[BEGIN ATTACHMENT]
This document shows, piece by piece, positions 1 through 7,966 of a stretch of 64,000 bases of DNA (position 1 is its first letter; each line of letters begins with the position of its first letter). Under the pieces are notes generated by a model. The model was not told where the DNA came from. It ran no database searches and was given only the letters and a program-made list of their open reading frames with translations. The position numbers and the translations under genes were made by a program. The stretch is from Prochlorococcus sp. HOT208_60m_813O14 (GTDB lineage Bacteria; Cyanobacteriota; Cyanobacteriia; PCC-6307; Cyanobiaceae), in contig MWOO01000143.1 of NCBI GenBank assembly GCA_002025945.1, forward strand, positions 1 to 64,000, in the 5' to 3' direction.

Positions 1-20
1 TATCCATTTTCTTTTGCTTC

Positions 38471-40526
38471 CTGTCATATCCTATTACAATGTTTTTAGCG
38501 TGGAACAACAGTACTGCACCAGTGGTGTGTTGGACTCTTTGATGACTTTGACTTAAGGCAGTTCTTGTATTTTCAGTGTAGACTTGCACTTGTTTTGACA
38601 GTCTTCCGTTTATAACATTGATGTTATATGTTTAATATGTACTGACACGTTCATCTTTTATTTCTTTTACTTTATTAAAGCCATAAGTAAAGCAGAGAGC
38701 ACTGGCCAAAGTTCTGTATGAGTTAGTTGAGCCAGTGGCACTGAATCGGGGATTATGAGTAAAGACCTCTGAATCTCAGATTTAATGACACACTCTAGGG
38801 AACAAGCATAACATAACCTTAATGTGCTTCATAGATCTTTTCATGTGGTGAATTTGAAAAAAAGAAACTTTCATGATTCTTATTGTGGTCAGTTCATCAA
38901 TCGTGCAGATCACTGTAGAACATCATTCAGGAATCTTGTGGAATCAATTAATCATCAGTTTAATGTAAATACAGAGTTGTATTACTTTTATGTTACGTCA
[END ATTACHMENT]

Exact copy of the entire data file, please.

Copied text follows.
This document shows, piece by piece, positions 1 through 7,966 of a stretch of 64,000 bases of DNA (position 1 is its first letter; each line of letters begins with the position of its first letter). Under the pieces are notes generated by a model. The model was not told where the DNA came from. It ran no database searches and was given only the letters and a program-made list of their open reading frames with translations. The position numbers and the translations under genes were made by a program. The stretch is from Prochlorococcus sp. HOT208_60m_813O14 (GTDB lineage Bacteria; Cyanobacteriota; Cyanobacteriia; PCC-6307; Cyanobiaceae), in contig MWOO01000143.1 of NCBI GenBank assembly GCA_002025945.1, forward strand, positions 1 to 64,000, in the 5' to 3' direction.

Positions 1-20
1 TATCCATTTTCTTTTGCTTC

Positions 38471-40526
38471 CTGTCATATCCTATTACAATGTTTTTAGCG
38501 TGGAACAACAGTACTGCACCAGTGGTGTGTTGGACTCTTTGATGACTTTGACTTAAGGCAGTTCTTGTATTTTCAGTGTAGACTTGCACTTGTTTTGACA
38601 GTCTTCCGTTTATAACATTGATGTTATATGTTTAATATGTACTGACACGTTCATCTTTTATTTCTTTTACTTTATTAAAGCCATAAGTAAAGCAGAGAGC
38701 ACTGGCCAAAGTTCTGTATGAGTTAGTTGAGCCAGTGGCACTGAATCGGGGATTATGAGTAAAGACCTCTGAATCTCAGATTTAATGACACACTCTAGGG
38801 AACAAGCATAACATAACCTTAATGTGCTTCATAGATCTTTTCATGTGGTGAATTTGAAAAAAAGAAACTTTCATGATTCTTATTGTGGTCAGTTCATCAA
38901 TCGTGCAGATCACTGTAGAACATCATTCAGGAATCTTGTGGAATCAATTAATCATCAGTTTAATGTAAATACAGAGTTGTATTACTTTTATGTTACGTCA